Joseph Fansio Mati

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Biographical information


Member of the ANC, ANCYL and MK, political prisoner and secretary of the UDF’s Border region.

First name: 
Last name: 
Location of birth: 
Near Adelaide, Eastern Cape

Joseph Faniso Mati was born on a farm near Adelaide, Eastern Cape and grew up in Port Elizabeth. During high school, teachers encouraged students to attend speeches of Professor ZK Matthews, Chief Albert Luthuli and Nelson Mandela. As a result, Mati joined the African National Congress (ANC) and became an organiser for the ANC Youth League. He became a street steward for the Congress and thus was also involved in the activities of the executive of the local ANC branch.

Mati became a source of advice for anyone who had problems and was regularly asked to write letters. After a report by journalist Gideon Khumalo on the conditions on the potato farms, Mati became involved in organising the potato boycott of 1959. He was also involved in organising bus boycotts, but Mati’s main focus, as he stated in Coetzee, Gilfillan and Hulec (2002), was always the issue of the pass books.

In 1959, at the annual ANC conference, Mati was elected as a member of the ANCYL’s executive, thus stepping up his involvement in the Congress’s activities. After the ANC was banned, Mati was recruited into uMkhonto weSizwe (MK). He was sent to Johannesburg, where he received military training. During this time Mati was working at the municipal laboratories, from which he stole chemicals to be used to make explosives.  

During the first state of emergency in 1960, Mati went into hiding. He was responsible for looking after the families of those who were detained. In July 1963 the police raided Mati’s house and he was arrested. Mati was one of 29 who were arrested on the same day, all under the new Sabotage Act. They were kept in solitary confinement for two weeks. Later they were transported to Walmer police station. The trial of the 29 was held in Port Alfred where they were charged with sabotage. In April 1964 six of those on trial were sentenced to death while the rest were given lengthy prison sentences. Mati was given 10 years and a few days later taken from Port Elizabeth to Robben Island where he was given the prisoner number: 398/64.

While on Robben Island Mati shared a cell with Dr Pather, a medical doctor. He also joined various societies set up by the ANC, such as the Science and Literature Society, and was part of the ANC’s Disciplinary Committee.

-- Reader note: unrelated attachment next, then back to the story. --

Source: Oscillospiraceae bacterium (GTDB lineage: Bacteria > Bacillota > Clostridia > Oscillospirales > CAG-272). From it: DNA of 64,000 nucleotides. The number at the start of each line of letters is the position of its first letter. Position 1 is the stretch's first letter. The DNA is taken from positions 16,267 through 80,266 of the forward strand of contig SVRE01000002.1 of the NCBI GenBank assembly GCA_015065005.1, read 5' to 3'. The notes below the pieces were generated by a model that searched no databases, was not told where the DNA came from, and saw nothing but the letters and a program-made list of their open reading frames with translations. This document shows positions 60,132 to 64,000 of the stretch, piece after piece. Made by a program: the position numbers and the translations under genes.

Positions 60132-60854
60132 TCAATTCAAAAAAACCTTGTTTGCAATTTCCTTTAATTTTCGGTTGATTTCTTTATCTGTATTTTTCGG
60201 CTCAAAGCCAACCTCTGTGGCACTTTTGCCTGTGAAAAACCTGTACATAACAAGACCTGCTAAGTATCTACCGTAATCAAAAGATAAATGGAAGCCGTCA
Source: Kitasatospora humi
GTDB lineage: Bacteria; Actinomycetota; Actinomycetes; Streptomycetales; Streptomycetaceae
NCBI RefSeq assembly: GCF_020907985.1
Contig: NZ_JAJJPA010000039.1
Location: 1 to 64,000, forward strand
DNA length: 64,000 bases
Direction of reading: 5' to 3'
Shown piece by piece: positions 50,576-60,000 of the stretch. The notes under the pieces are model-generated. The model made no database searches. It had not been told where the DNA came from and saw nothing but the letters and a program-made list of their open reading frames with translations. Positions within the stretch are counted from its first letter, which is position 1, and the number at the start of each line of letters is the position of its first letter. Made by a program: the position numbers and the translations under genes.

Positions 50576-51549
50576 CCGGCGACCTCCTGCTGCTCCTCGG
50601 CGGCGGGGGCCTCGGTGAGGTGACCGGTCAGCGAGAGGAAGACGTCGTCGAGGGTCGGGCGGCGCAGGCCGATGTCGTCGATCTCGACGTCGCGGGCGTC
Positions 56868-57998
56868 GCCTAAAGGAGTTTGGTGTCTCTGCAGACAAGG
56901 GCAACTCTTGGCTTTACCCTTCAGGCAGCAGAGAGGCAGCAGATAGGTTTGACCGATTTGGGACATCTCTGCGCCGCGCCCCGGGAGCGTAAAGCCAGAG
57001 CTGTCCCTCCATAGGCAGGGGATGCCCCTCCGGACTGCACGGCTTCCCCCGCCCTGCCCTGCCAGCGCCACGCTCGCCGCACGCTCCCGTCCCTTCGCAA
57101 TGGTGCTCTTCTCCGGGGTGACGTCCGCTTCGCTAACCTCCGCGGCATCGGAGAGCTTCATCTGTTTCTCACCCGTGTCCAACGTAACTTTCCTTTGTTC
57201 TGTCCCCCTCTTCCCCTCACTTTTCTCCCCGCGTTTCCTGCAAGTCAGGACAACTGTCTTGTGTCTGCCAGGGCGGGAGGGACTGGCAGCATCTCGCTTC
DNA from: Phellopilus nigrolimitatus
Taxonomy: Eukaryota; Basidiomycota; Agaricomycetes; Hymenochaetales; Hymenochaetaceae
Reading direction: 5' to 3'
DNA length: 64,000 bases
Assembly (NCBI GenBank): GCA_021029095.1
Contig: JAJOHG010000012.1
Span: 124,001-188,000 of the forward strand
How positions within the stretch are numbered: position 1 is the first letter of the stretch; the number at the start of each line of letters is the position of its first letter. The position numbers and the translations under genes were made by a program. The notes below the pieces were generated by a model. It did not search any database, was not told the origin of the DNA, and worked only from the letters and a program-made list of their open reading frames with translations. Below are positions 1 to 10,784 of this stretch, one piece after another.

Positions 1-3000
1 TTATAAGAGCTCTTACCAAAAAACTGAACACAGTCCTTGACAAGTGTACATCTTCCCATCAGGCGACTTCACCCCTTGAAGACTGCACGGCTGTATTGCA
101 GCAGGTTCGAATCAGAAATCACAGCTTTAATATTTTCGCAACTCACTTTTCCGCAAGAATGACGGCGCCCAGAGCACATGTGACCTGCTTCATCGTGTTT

Mati was released from Robben Island in 1974. He was immediately placed under a banning order which restricted him to the East London area. However, in 1975 the ANC chose Mati to travel to Swaziland. Due to problems caused by the Group of Eight, which tried to topple Oliver Tambo, the ANC wanted to strengthen the Party within the country. Mati was charged with the task and he began to make contact with ANC members in the Western Cape. In trying to ensure that MK recruits from the Western and Eastern Cape could travel out of the country, Mati regularly defied his banning order to travel between South Africa and Swaziland. In December 1976, he was caught at the Swazi border – but managed to convince the border guards that he was a tramp and they let him go.

In 1976 Mati’s banning order was lifted as the Security Police were of the opinion that he was no longer a threat. As a result of his ANC activities he was sent to Maputo to meet with Oliver Tambo and Joe Slovo. However, in June 1977 Mati was caught at the Golela border post with stacks of June 16 leaflets and R3,000. After a period of interrogation he was taken back to East London, where he was charged with using his premises for ANC activity, carrying money for the organisation and being a member of a banned organisation. He was sentenced to five years and found himself on Robben Island once again. However, with the formation of the Release Board, Mati was amoung the first prisoners to be released by the board. Instead of being released in November when his prison term ended, he was released in July 1982.

After his release Mati became involved in the formation of the United Democratic Front (UDF) and was elected secretary of the UDF’s Border region. After the second State of Emergency was declared in July 1985, Mati was again detained in East London for two years for being a member of the UDF.

• Dick, A. n.d. “Censorship and the reading practices of prisoners in South Africa, 1960-1990” in Innovation, 35 [online]. Available at [Accessed 25 August 2012]
Coetzee, J.K. and Rau, A. 2009. “Narrating Trauma and Suffering: Towards Understanding Intersubjectively Constituted Memory” in Forum: Qualitative Social Research, 10: 2 (14) [online]. Available at [Accessed 25 August 2012]
Coetzee, J.K., Gilfillan, L. And Hilec, O., 2002. “Chapter 3 Joseph Faniso Mati: The Organiser” in Fallen Walls: Voices from the Cells that held Mandela and Havel. South Africa: Robben Island Museum

Last updated : 08-Nov-2012

This article was produced for South African History Online on 08-Nov-2012